Walking out

Pioneer stays mum on nixed deal

There’s been much speculation about the details of a potential massive deal that did not materialise for Pioneer Foods after SA’s credit rating was downgraded.

Phil Roux, the CEO of Pioneer Food Group, has clearly spelt out that “internationalising” the company is a key element of his longer-term growth strategy for the food company.

A cautionary announcement on March 7 stirred up expectations that a big step towards achieving this goal was imminent. “The company has been approached to explore a material transaction,” Pioneer noted.

But it was a doomed deal.

On May 21 Pioneer announced in another release: “Due to the recent sovereign debt rating downgrades in SA and the potential for additional downgrades, the parties have decided to discontinue negotiations at this time.”

It made Pioneer the first major victim of ratings downgrades by the big three ratings agencies that followed swiftly in the wake of President Jacob Zuma’s axing of Pravin Gordhan as finance minister on March 30.

“Foreign banks probably told Pioneer that, following SA’s ratings downgrades, it was going to cost it a whole lot more to borrow from them,” says Warren Jervis, manager of the Old Mutual Mid & Small-Cap Fund, which has a 3% exposure to Pioneer. “It is a setback for Pioneer, which is seeking ways of reducing its high reliance on staple food products.”

Essential foods such as maize meal and bread account for about 60% of Pioneer’s revenue and operating profit in a normal year.

Pioneer has not disclosed any details about what the aborted deal involved or where it was located. With the group now in a closed period, Roux, who is normally approachable and forthcoming on the state of play, has decided to stay mum.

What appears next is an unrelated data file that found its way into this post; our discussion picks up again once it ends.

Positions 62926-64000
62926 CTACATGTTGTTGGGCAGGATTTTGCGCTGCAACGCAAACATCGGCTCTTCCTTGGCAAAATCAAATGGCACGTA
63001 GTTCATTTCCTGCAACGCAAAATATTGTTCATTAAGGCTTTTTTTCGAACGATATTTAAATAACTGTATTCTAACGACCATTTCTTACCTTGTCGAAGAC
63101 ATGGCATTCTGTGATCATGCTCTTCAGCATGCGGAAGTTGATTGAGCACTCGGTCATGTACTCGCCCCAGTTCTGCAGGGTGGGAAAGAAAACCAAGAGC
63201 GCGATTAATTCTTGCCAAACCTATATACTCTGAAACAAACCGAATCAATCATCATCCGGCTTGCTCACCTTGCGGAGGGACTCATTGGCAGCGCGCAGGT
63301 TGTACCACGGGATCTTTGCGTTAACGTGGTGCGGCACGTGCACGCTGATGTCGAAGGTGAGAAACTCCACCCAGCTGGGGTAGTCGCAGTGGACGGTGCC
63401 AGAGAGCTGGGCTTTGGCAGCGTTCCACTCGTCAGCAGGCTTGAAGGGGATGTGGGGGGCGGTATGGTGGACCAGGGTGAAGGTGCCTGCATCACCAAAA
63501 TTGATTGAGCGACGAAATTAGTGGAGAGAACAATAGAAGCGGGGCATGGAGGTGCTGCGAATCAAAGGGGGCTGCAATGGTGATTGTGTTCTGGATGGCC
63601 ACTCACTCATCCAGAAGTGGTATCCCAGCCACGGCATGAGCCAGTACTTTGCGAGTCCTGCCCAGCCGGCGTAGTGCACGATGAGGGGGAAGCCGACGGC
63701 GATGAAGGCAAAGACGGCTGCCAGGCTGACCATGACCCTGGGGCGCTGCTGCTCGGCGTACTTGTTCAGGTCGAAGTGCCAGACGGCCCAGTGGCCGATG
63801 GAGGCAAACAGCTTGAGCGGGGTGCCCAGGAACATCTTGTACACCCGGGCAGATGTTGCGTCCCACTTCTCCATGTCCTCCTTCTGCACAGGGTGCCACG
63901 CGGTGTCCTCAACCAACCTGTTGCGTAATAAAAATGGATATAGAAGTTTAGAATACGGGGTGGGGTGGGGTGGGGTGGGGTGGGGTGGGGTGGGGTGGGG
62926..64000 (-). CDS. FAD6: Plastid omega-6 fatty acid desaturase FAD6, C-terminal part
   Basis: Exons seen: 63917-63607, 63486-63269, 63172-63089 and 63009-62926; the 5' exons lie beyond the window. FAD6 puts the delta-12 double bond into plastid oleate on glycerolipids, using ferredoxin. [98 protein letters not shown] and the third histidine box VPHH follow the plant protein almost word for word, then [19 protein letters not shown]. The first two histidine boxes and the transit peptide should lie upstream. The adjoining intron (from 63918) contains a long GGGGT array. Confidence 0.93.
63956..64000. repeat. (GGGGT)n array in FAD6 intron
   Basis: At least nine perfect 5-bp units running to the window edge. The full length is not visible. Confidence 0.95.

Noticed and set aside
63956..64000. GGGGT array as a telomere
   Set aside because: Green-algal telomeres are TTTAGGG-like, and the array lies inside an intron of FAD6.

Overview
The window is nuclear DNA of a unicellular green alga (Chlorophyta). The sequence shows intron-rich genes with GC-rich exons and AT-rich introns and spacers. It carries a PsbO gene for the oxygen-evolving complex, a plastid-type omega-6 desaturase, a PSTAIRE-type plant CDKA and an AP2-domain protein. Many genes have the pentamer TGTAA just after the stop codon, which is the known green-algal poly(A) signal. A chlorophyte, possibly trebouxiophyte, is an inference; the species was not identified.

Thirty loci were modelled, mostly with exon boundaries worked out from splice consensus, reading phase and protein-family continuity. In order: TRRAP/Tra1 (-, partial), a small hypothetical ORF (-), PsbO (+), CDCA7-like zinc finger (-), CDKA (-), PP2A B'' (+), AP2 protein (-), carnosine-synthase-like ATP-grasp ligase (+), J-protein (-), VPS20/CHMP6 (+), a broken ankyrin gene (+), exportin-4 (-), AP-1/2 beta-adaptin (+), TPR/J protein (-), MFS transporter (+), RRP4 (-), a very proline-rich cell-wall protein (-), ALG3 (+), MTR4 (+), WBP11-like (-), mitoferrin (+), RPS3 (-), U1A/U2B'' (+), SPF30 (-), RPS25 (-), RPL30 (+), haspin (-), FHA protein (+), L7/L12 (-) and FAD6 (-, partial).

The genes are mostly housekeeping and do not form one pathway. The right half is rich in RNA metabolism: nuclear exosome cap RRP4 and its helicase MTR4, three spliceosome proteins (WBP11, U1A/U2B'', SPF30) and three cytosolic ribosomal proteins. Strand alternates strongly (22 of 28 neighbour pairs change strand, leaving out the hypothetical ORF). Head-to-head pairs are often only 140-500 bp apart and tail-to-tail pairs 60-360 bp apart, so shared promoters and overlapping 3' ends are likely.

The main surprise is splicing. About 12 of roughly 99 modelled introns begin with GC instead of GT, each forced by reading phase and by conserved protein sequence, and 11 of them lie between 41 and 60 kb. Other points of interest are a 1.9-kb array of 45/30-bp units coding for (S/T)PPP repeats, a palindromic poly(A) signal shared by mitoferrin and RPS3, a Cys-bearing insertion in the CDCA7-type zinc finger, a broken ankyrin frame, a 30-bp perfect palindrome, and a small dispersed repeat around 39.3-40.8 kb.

Some have speculated that the potential deal could have been in Eastern Europe, a region Roux has expressed strong interest in entering. A deal in Africa seems unlikely, as Pioneer recently acquired a 49.89% stake in Weetabix East Africa.

Buying Weetabix?

Jervis believes the deal would most likely have involved Pioneer buying Weetabix, which is a UK breakfast cereals group, from China’s Shanghai-based Bright Food and a private equity fund. The Chinese group put its 60% stake in Weetabix up for sale in January. It is a view also held by Vunani Securities’ analyst, Anthony Clark.

Weetabix would have been a perfect fit for Pioneer, whose Bokomo unit produces SA’s top-selling breakfast cereal, Weet-Bix.

Bokomo also has a strong presence in the UK, with two factories producing private-label wheat breakfast biscuits, muesli and granola for grocery chains. It is an operation generating about R1bn in annual revenue.

However, the vendors of Weetabix, which generated revenue of £410m in 2016, did find a buyer in US cereal group Post Holdings. It clinched the deal with a £1.4bn (R24bn) offer.

Pioneer’s market cap is R38.6bn.

Assuming Weetabix was Pioneer’s target, it would have been a tricky deal to fund…..

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